Lawyers have failed to reach an out-of-court settlement in the NAACP-backed lawsuit accusing the Metro school board of discriminating against black children by ending the last vestige of cross-town busing in the city this year.
The plaintiffs in the lawsuit are preparing to notify U.S. District Judge John Nixon that settlement talks did not produce any result, according to sources close to the case.
Nixon concluded a three-week hearing last month by urging the two sides to reach an agreement. Metro’s lead attorney in the case, Kevin Klein, did not return a phone call for comment.
Walter Searcy, chairman of the NAACP’s legal redress committee, is accusing Metro of failing to negotiate seriously.
“You can say that it appears that Metro was being less than forthcoming in their efforts,” Searcy said. “It really didn’t appear that settlement talks actually ever got off the ground. We’re disappointed by that. We think the judge’s strong suggestion was fairly clear, but we never could really get them off of square one.”
The lawsuit seeks to overturn the school board’s new student assignment plan, which stopped the mandatory busing of black children from north Nashville to Hillwood. The NAACP contends the plan resegregates schools and consigns black children to substandard educations in high-poverty, crime-ridden neighborhoods.
In last month’s federal hearings, board members took the witness stand to defend themselves, denying their goal was to rid the white suburbs of low-income black children. They insisted that the plan is meant to provide choice while keeping community resources within each neighborhood. The plan allows north Nashville’s parents to choose whether to send their children to schools in Hillwood or closer to home.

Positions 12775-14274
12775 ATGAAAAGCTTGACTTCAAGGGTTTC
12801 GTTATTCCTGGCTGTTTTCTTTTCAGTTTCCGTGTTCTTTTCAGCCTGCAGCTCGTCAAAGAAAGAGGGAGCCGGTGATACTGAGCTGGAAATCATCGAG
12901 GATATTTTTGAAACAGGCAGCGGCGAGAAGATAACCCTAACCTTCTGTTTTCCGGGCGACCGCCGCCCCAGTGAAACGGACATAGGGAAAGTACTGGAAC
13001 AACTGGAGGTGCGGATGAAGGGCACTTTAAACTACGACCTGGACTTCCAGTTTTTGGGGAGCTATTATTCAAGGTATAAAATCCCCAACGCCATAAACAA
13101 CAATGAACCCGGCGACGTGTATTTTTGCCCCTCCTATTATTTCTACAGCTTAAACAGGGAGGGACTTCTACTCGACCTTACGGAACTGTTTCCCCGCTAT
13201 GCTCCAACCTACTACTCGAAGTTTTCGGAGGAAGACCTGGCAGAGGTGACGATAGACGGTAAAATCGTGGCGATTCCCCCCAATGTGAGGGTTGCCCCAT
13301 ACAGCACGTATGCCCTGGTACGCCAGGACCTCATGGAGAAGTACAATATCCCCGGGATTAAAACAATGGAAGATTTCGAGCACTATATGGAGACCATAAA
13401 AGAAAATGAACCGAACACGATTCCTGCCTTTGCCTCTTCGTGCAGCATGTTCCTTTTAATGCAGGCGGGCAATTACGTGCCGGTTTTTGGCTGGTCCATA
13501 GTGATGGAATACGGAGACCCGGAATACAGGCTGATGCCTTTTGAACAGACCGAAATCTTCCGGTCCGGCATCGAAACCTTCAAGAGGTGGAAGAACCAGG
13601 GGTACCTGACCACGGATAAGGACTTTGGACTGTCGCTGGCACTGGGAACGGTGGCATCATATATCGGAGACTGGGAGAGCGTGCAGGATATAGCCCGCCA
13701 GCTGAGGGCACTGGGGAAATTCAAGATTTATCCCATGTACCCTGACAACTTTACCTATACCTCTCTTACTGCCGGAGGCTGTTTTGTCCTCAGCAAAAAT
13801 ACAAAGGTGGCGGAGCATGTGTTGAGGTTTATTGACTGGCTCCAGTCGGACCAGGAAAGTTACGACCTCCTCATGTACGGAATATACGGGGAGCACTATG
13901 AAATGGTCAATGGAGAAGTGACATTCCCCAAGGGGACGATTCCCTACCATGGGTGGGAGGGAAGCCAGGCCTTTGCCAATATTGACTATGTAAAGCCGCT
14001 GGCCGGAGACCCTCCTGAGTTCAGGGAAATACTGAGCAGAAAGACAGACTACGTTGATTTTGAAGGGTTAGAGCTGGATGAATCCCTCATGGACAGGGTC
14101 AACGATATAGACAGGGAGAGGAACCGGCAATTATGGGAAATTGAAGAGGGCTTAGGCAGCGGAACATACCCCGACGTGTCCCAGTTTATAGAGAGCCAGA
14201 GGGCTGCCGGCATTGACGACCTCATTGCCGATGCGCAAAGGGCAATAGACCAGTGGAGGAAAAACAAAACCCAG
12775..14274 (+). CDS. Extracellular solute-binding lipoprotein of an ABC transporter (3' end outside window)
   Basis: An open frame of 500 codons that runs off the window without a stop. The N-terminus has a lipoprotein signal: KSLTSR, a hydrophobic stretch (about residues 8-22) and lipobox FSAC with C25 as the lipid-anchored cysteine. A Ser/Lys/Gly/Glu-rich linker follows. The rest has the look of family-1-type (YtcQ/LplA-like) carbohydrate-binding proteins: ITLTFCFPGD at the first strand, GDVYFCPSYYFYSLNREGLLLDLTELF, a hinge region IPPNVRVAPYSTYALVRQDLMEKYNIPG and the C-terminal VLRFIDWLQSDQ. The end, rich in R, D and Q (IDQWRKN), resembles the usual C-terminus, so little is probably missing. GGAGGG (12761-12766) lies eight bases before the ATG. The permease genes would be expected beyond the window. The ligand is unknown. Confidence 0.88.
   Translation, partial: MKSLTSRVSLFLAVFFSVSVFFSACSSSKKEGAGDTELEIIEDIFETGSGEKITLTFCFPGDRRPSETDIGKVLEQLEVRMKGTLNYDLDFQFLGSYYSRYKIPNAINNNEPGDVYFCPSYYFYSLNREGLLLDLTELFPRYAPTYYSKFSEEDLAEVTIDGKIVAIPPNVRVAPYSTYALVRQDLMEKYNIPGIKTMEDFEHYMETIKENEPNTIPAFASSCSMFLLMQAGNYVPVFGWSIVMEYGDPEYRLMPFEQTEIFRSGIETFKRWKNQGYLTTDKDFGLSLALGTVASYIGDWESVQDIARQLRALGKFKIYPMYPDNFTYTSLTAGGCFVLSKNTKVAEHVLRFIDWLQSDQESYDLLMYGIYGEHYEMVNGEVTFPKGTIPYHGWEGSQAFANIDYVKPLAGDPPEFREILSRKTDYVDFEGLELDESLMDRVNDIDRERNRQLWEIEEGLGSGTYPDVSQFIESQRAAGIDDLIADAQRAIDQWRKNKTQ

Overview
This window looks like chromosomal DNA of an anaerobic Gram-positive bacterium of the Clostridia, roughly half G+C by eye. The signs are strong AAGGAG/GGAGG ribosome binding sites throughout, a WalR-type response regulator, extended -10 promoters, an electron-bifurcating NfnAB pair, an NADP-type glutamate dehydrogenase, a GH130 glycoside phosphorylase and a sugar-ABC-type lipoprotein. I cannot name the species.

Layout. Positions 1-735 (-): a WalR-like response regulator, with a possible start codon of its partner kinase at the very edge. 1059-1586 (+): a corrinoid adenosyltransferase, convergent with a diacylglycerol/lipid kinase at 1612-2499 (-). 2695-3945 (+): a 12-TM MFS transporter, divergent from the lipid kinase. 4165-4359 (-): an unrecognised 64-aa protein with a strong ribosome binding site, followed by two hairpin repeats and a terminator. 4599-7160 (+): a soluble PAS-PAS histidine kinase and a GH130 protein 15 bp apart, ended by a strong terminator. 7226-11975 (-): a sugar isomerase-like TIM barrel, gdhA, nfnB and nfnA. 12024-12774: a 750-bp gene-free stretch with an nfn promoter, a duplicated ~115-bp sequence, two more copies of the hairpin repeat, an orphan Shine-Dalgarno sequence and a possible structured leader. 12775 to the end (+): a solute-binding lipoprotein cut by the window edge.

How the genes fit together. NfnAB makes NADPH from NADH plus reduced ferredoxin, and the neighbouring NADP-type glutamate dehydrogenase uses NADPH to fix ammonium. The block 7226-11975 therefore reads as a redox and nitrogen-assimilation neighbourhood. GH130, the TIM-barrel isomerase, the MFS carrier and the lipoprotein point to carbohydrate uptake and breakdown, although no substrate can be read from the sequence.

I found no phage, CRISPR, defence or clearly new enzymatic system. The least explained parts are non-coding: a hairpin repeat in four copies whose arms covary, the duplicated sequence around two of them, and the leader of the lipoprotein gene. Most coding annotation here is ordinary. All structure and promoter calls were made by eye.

In settlement talks, sources say the plaintiffs wanted Metro to convert four high schools in lower-income neighborhoods — Pearl-Cohn, Maplewood, Antioch and Glencliff — into magnet schools in the hopes of attracting more white, middle-class children. In addition, the plaintiffs sought higher pay — as much as 25 percent — for teachers who choose to work in schools in neighborhoods with the worst poverty.
Metro’s lawyers rejected both of those key demands. But in a confidential document obtained by The City Paper, Metro agreed to pursue federal grants to start new magnet schools and to study “alternative pay structures” for teachers. They also agreed to create “theme-based academies” at Pearl-Cohn, Stratford and Maplewood and to waive the city’s costs in defending against the lawsuit if the plaintiffs accepted their terms. If the plaintiffs lose this lawsuit, Metro could try to recover their tens of thousands of dollars in costs from them.
In addition, Metro demanded that the plaintiffs withdraw their claims that the school board acted in a discriminatory way in adopting the rezoning plan.
“Moreover,” the lawyers wrote, “plaintiffs and their counsel withdraw the assertion that MNPS or any individual defendant stated, or harbors the belief that students of a particular ethnic group cannot be educated to high national standards.”
That’s apparently a reference to an allegation in the plaintiffs’ complaint that school board chairman David Fox advocated segregation in community meetings. In their complaint, the plaintiffs claim Fox said “more than once” that “African Americans cannot learn” and that they “are failing so the school board believes that they should separate and rezone” them to Pearl-Cohn schools. During last month’s court proceeding, no witness testified hearing Fox say that.
The two sides met only twice. Now that talks have ended, Nixon could rule as early as February.